We invite contributions from around the world and a broad range of academic disciplines, including but not limited to anthropology, geography, sociology, criminology, political science, and international relations.
In addition to full length research papers, we also invite policy analyses from activists, NGO leaders, or practitioners. In their contributions, authors are invited to respond to (some of) the following questions:
For more information see the full Call for Papers here.
Planned date of publication: April 2022.
Deadline for submission of abstracts: 20 May 2021.
Posted on 15 Apr 2021
This journal special issue will advance the conversation on illicit drug markets in the Americas by fostering cross-fertilization among different methodologies and perspectives that have been previously analyzed as self-contained phenomena. It will provide an opportunity to observe the full cycle of illicit drugs production, trafficking, and consumption throughout North America, Central America and the Caribbean. Furthermore, it will promote a more comprehensive understanding of the social dynamics of development, violence, and drug policies; the way that these issues are addressed by the twenty-three national governments of the region, and the many more regional or local institutions that exist within each; and the mutual dependencies that exist between all of the region's multiple drug trades.
Deadline for submission:
Deadline for submission of Letters of Intent (LOIs) is on December 4, 2020. LOIs submitted after this deadline will not be considered. LOIs should be sent to invited editors Cecilia Farfán-Méndez, Romain Le Cour Grandmaison, Nathaniel Morris and John Collins. Their contact details can be found in the Call for Papers: English and Spanish
Planned date of publication: Winter 2021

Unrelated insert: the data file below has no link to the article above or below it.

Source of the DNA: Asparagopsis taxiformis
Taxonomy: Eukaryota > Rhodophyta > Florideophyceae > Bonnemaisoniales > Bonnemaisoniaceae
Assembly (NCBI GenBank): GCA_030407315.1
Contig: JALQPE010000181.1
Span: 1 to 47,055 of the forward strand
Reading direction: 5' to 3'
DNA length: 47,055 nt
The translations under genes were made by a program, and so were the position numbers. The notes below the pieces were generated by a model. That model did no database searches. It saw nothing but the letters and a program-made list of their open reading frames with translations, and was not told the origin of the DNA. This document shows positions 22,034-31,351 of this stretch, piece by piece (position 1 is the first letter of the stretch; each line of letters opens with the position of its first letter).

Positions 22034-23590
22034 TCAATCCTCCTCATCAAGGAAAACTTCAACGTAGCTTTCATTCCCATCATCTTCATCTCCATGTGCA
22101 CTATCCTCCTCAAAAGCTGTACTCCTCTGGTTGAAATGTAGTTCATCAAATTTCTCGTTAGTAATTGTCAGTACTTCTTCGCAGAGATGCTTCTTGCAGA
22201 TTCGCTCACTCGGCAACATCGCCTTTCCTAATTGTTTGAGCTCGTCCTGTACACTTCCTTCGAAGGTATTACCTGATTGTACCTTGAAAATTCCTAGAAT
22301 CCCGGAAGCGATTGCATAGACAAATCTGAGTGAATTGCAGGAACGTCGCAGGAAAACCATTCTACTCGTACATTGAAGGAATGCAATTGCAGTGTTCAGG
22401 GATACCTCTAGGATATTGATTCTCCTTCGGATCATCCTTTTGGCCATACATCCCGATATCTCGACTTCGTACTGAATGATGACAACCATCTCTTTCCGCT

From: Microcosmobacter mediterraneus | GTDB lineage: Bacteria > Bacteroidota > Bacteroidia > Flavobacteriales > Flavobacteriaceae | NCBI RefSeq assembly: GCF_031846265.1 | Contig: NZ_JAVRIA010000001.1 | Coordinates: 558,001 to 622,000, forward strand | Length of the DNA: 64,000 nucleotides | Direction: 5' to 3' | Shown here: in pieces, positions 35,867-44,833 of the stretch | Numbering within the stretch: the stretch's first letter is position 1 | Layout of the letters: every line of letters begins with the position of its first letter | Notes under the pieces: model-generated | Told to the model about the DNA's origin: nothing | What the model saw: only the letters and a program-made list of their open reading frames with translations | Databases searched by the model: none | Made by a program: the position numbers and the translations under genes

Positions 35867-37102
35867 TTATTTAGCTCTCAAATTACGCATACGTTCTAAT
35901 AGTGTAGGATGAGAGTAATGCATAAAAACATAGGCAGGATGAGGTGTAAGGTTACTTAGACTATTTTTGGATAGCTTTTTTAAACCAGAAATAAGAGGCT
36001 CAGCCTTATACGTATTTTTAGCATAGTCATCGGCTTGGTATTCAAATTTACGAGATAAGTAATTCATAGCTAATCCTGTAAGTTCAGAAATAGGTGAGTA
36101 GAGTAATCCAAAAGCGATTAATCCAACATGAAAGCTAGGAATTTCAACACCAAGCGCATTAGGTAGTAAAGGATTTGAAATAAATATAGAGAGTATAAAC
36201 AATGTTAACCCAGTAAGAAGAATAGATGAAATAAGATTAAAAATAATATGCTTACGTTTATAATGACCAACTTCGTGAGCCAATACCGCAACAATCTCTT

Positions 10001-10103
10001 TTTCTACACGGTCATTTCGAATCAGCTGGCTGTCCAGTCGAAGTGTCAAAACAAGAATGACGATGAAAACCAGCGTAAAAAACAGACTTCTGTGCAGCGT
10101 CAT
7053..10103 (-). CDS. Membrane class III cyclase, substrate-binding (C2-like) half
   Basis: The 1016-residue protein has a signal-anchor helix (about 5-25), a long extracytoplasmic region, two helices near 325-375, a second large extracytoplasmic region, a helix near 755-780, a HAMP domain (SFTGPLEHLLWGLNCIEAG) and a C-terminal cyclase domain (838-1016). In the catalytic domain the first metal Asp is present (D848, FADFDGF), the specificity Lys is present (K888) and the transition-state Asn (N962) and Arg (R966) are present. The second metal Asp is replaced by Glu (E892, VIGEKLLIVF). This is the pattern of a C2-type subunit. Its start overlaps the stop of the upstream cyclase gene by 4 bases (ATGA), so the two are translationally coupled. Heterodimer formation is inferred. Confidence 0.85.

Posted on 27 Oct 2020
This special issue aims at highlighting the state of the art of an understudied problem looking at the interactions between illicit economies, violence, and environmental factors for countries and vulnerable communities. For further information, please download the Call for Papers.
We welcome original contributions exploring the linkages and impacts of illicit economies on the environment in all its dimensions. This includes potentially novel perspectives such as the environmental effect of policies addressing the nexus between illicit economies and the environment, as well as decentralized responses by organized communities in rural and urban contexts.
Deadline for Submission:
Deadline for submission of Letters of Intent (LOIs) is on 30 June 2020. LOIs submitted after this deadline will not be considered. Decisions will be communicated by the end of July 2020. Invited papers will be subject to the usual JIED peer review processes (based on a double-blind peer review). Authors commit to produce a final manuscript in JIED house style by 30 October 2020.
LOIs should be sent to invited editors Maria Alejandra Velez, Director of the Center for the Study of security and Drugs (CESED), Facultad de Economia, Universidad de los Andes; Juan Carlos Garzon, Ideas for Peace Foundation and Global Fellow at the Woodrow Wilson Center; Daniel Brombacher, Head, Global Partnership on Drug Policies and Development, GIZ GmbH. Their contact details can be found in the Call for Papers.
Posted on 22 Mar 2020